Maths student takes on 750 mile running challenge for charity

A mathematics student is taking on a demanding running challenge to raise money for charity.

Alasdair Woods, will be running to and from the University for the entire academic year in a dedicated effort to raise money and awareness for human trafficking charity, Stop the Traffik.

The second year undergraduate will be running more than 750 miles in the eight-month period which is roughly three miles each way, each day, including the mile-long Widcombe Hill, one of Bath's toughest climbs.

Alasdair, who grew up in Bracknell, will be kitted out for all weather conditions on the daily six-mile round trip as well as carrying his heavy maths text books.

The  nineteen year-old explained what inspired him to take on the challenge. He said: "I had been contemplating running a half marathon during the summer and whilst I was at a Christian festival, Momentum, I saw a video of a Sky Sports reporter running the distance of crossing the Atlantic for his charity and that really inspired me to run a half marathon for charity.

"When I returned to university, I weighed up either paying for a bus pass or running to campus every day and decided that it would be great to run and raise money for charity in doing so. I chose to support Stop the Traffik because in my opinion, human trafficking is the greatest injustice in the world and is an illegal trade that can be measurably and effectively stopped."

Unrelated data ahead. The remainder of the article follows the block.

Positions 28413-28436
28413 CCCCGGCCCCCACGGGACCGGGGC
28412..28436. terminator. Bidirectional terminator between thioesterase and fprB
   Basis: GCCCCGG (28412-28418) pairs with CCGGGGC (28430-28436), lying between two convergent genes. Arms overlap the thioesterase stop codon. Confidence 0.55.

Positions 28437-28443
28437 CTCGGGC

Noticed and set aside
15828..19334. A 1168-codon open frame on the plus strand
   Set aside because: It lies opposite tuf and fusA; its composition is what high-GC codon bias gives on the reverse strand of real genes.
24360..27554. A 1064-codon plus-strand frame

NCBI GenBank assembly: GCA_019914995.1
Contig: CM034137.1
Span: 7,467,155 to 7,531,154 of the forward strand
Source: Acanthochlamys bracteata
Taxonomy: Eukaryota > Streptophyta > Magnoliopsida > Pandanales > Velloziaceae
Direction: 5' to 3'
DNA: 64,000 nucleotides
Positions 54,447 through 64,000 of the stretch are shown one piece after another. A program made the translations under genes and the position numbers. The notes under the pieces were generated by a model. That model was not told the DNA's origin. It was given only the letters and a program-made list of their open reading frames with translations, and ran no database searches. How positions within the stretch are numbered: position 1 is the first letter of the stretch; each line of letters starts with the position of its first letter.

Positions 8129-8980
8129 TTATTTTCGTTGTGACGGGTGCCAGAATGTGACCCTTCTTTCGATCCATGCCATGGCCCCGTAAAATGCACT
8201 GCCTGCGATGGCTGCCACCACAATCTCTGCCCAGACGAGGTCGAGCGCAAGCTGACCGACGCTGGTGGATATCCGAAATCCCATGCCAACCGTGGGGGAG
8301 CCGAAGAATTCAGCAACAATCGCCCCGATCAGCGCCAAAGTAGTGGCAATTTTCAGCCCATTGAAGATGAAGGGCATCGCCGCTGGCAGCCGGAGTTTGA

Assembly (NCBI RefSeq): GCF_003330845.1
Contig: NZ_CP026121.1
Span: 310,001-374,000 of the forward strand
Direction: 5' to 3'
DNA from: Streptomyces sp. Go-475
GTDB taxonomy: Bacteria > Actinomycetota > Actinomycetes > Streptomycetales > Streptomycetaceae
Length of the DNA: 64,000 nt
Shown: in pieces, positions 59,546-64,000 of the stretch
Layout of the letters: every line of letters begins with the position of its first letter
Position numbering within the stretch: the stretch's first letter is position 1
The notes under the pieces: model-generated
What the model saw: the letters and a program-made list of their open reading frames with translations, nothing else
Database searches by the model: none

Stop the Traffik is a charity concerned with the protection of vulnerable young people caught up in the illegal industry of human trafficking.

Alasdair's running challenge is part of the charity's global initiative, Freedom Ticket for Life, which aims to help educate young people around the world to be trafficking-aware and safe.

Stop the Traffik representative, Sophie Tuson, was highly appreciative of Alasdair's efforts and echoed his belief in how significant the sponsorship is: "It's absolutely fantastic that Alasdair is running to raise awareness about human trafficking and to raise money to help get girls in trafficking 'hotspots' around the world into education. Stop the Traffik wouldn't exist without the commitment and support of those like Ali. We wish him the best of luck as he embarks on over 750 miles of running!"

Alasdair hopes the money raised will help to make a difference to the lives of poor and vulnerable girls, and boys, prone to the illegal human trafficking industry, and explained how he plans to motivate himself to run every day, whatever the conditions.

He said: "The charity has put me in touch with other partnering charities such as the Salvation Army who will be keeping me informed about how they are progressing and explain how the money raised is being used which will be great to see.

"In terms of motivation, I think what I am doing is going to be tough but it's nothing compared to what people caught up in human trafficking go through."


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